Red flag symptoms
- Sudden onset
- A history of trauma
- Any swelling
- Any deformity
- An inability to weight bear
- Any lumps or bumps felt in the groin
- Night pain
- Any noticeable groin pulsations
- Constipation or vomiting
- Lower limb neurological symptoms - weakness, numbness or tingling
- History of steroid use
- Testicular swelling
- Night sweats, unintentional weight loss, appetite loss
- History of malignancy
- High-risk sexual activity
Hip pain is not an uncommon presentation. There are a number of aetiologies related to the hip joint and surrounding tissues per se, but other conditions may need to be considered that can present as hip pain.
This article will not cover specific hip pathology, but provides red flag symptoms to alert you to more worrying conditions arising from the hip, or possible other aetiologies that need more urgent attention and cannot be managed by physiotherapy alone.
It is important to establish where exactly the pain is. The patient’s interpretation of where the hip joint is may not be entirely accurate. Ask your patient to point to the site of the worst pain.
How long has it been present? What were they doing when it started? Did it develop suddenly or gradually? How has it changed from onset to presentation? Has it progressively worsened? Is it constant or intermittent?
Does anything make it better such as any positions or analgesics? Does anything make it particularly worse? Have they noticed any swellings or skin changes over the area?
Have they been unable to walk at all? If they are able to mobilise, how far can they walk before it gets worse? Have they noticed any lower back pain and if so, then any weakness or numbness and tingling of the legs? If the answer to these questions is yes and a more lumbar pathology is suspected, then you may wish to enquire about any bowel or bladder incontinence along with a change in perianal sensation or sensory loss.
Have there been any noticeable lumps or bumps in the area? Are they unwell in any way? Have they had this before and if so, did they require investigations?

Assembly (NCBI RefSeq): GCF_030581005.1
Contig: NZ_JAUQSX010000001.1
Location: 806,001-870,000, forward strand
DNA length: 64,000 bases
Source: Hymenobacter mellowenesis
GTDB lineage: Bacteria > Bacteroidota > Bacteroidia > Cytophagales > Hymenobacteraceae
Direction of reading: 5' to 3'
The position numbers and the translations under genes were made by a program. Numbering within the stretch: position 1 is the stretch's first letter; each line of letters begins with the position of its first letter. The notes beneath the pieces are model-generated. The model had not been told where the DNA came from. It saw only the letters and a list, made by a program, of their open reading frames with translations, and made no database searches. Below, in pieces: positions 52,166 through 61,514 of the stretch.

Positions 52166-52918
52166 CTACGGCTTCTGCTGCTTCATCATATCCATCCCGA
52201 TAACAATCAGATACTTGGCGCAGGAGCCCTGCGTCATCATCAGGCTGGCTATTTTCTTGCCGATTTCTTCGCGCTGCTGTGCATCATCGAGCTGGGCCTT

If you suspect a more referred pain from the renal area, then enquire about urinary symptoms and in particular haematuria.
In men, you may also wish to enquire about testicular swellings, lumps or bumps.
How is the pain affecting them at home, work, college or university?
Elicit what the patient feels the problem could be and any concerns they may have about the pain that they are experiencing. This will help guide your management plan.
This will be guided by the history.
A full set of observations may be required.
Assess the patient’s gait. Are they limping (antalgic gait)? Do they look unwell?
Expose the skin and inspect the site of the pain carefully. Are there any obvious lumps, bumps or skin changes? Is there any leg shortening or obvious rotation of the affected side?
Palpate the area in question. Is there any focal tenderness? Are there any palpable masses? If so, is the mass pulsatile, or compressible? Is it worse on standing? Is the mass unilateral or bilateral?
Move the hip joint actively assessing internal rotation, external rotation, abduction and adduction. You may wish to assess passive movements also.
You may wish to examine the knee as this may be referred pain.
A rectal examination may be appropriate as well as PSA testing (see below) if you are considering the possibility of prostate cancer with secondaries.
Possible primary care investigations
These will be guided by your history, examination findings and local access to various tests.
- Blood work including full blood count, ESR, CRP, urea and electrolytes
- Blood testing for HIV with or without syphilis
- PSA testing in men
- Serum urate
- Plain hip X-ray
- Groin ultrasound scan
- MRI lumbar spine
- MRI hip joint
Consider urgent referral if there has been a history of trauma, or the patient is acutely unwell. A palpable mass may warrant an urgent referral or a scan depending on your findings. An inability to weight bear would require a same day referral to your local accident and emergency. A suspected cauda equine syndrome would also require urgent assessment.
Refer routinely if the pain persists and nothing has materialised on your investigations. The speciality you refer to will depend on the rest of your assessment.
- Septic arthritis
- Hip dislocation
- Fractured neck of femur
- Trochanteric bursitis
- Iliotibial band syndrome
- Meralgia paraesthetica
- Avascular necrosis
- Labral tears
- Referred from lumbar spine
- Referred from sacroiliac joint
Hernias, aneurysms and benign lumps
- Inguinal lymphadenopathy secondary to multiple causes
- Inguinal hernia
- Femoral hernia
- Femoral artery aneurysm
- Sebaceous cyst
- Metastatic disease such as prostate cancer or pelvic tumours
- Renal calculus (loin to groin pain)
- Iliopsoas abscess
Hip fracture (fractured neck of femur) can cause the leg to be shortened and externally rotated. If you continue to suspect a fracture despite normal X-rays, do not hesitate to refer for a CT scan via your local casualty/orthopaedic team. Patients can occasionally weight bear so do not assume a fracture has been excluded if they are weight bearing.
A fracture could indicate osteoporosis but will need to be assessed in the context of the age of the patient and the mechanism of the injury. It may be appropriate to go ahead and treat, however using FRAX +/- DEXA may also be appropriate.
Hip fractures are a significant cause of morbidity and mortality in the elderly with a 30% mortality at one year, due to complex comorbidities and difficulty with rehabilitation.
- Dr Pipin Singh is a GP in Northumberland